Wild wild country
Words and photos by Chris Peel
When someone say to you, 'lets go on a surf trip' the first thing that comes to mind for most of us is perfect waves, warm water, offshore wind, and no crowds. For a small percentage of surfers it's the total opposite - well, minus the crowds bit.
Last week, a storm in the North Pacific caused a core group of surfers on Vancouver Island to speculate about a wave in their 'hood that doesn’t do it’s thing all that often. A small window of opportunity had cracked open and decisions had to be made.
Vancouver Island is home to a bunch of good waves and very protective locals. Scoring those waves is much harder than just rolling up with a surfboard under your arm. You need a lifetime of experience to understand the lay of the land and the radical movement of tides. And if you think you can just show up to these hard won locations and paddle out...well, you best think again.
If you've ever looked into the Tofino surf scene you'd know the name Bruhwiler. The Bruhwiler brothers, Sepp and Raph, plus their sister Cath, are responsible for putting Canada on the map in terms of professional surfing.
Understandably I was pretty stoked to get a Tuesday afternoon text from Sepp. 'Tomorrow is on', it read, 'Meet at the dock at 5am’.
Dockside the following morning, Sepp and his boat ‘The Best Day Ever’ (best name ever!) were waiting under the cover of early morning fog that makes boat exploration such a mission. A couple hours navigating in virtually zero visibility and the fog finally lifted giving us the first glimpse of our reef.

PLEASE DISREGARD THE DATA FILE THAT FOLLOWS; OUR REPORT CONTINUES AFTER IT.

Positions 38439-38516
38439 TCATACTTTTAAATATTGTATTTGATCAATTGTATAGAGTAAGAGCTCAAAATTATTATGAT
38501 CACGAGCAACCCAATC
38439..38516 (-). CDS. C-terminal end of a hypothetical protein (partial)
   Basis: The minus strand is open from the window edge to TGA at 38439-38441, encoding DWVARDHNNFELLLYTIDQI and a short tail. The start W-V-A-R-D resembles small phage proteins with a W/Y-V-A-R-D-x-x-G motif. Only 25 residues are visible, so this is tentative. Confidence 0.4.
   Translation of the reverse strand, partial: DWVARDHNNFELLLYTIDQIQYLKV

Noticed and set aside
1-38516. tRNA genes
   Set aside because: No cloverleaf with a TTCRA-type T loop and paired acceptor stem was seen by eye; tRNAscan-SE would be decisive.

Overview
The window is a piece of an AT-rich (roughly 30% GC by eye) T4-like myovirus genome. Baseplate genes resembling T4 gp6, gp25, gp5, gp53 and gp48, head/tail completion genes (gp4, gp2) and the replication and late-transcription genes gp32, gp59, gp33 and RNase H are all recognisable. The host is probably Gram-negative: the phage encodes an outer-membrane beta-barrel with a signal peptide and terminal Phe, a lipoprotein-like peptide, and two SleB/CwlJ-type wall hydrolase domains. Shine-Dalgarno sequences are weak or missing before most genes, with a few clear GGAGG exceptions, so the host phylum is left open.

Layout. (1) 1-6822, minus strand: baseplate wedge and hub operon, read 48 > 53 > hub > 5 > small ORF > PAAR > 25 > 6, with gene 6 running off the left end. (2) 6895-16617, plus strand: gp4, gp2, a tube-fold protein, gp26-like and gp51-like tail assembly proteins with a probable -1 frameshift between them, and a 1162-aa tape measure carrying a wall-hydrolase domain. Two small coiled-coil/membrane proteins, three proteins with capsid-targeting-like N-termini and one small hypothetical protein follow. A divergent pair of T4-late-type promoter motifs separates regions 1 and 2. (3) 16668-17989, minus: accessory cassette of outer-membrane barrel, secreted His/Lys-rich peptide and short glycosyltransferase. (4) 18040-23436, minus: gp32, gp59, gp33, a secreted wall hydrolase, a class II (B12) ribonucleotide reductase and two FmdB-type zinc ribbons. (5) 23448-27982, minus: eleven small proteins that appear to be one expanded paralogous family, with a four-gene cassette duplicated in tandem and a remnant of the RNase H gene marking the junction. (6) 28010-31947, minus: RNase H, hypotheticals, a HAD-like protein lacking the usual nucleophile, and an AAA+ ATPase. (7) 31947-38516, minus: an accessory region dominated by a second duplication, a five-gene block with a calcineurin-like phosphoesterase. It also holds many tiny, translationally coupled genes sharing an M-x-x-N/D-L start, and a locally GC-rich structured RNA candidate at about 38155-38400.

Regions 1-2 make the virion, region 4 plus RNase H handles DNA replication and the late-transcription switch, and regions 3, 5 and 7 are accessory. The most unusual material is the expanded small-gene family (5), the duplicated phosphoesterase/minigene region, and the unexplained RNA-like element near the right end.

The waves were fun. Not as big as we hoped, but fun no less. Everyone made the most of what it was and came in stoked. It didn’t matter that it wasn't pumping, everyone was still buzzed on the setting. I think for these guys it's almost like the old Jeremy Jones quote: The journey is the reward. Maybe someone else said that first, Buddha or Steve Jobs or Kelly Slater, but I'll credit it to the big mountain snowboarder.
Every surf that these guys go on is a well-planned mission, and it has to be, because something as small as a wet wetsuit means missing out. It's not like you just need a board and trunks and you're good to go. Uh-uh, there's a whole list of things that you need to tick off just to surf, let alone score.
They really earn their waves up here, and I think that's why they love it so much. Each surf trip is truly an adventure where you never know what could happen. Yeah, by the end of the trip your clothes stink of fire, you’ve eaten more canned food than a prepper in his survival bunker, everything is wet, while a warm bed is all you can think of. But then you get home, have a shower and a good nights sleep, then before you know it you're watching the weather charts looking to do it all over again!
Swellnet will be on the ground all Canadian summer, so hopefully we can bring you more glimpses into this fascinating surf zone and the people who have pioneered it.
// CHRIS PEEL
A campfire is a must on these trips. It dries your wetsuit, warms your food, and hopefully keeps the bears away.
Brian Kenny on a low tide drainer.
Four guys out? Look again. Old mate is just making sure everything is in order.
Sepp Bruhwiler driving hard off the bottom.
Stepping off the edge of the world.
Sepp swings the axe in big timber country
Kalum Bruhwiler is Sepp and Raph’s nephew. His group is the next generation of surfers up here, yet they still get last dibs in the lineup - for now.
Sepp throwing the fins to the beach with that beautiful Canadian backdrop.
Another well known surfer from Tofino, Pete Devries.
Noah Cohen, another surfer from Tofino going all out in the shallow section. If the rocks don’t get you the bull kelp will.
Andy Jones twisting through a backside pit on a stubby twin fin.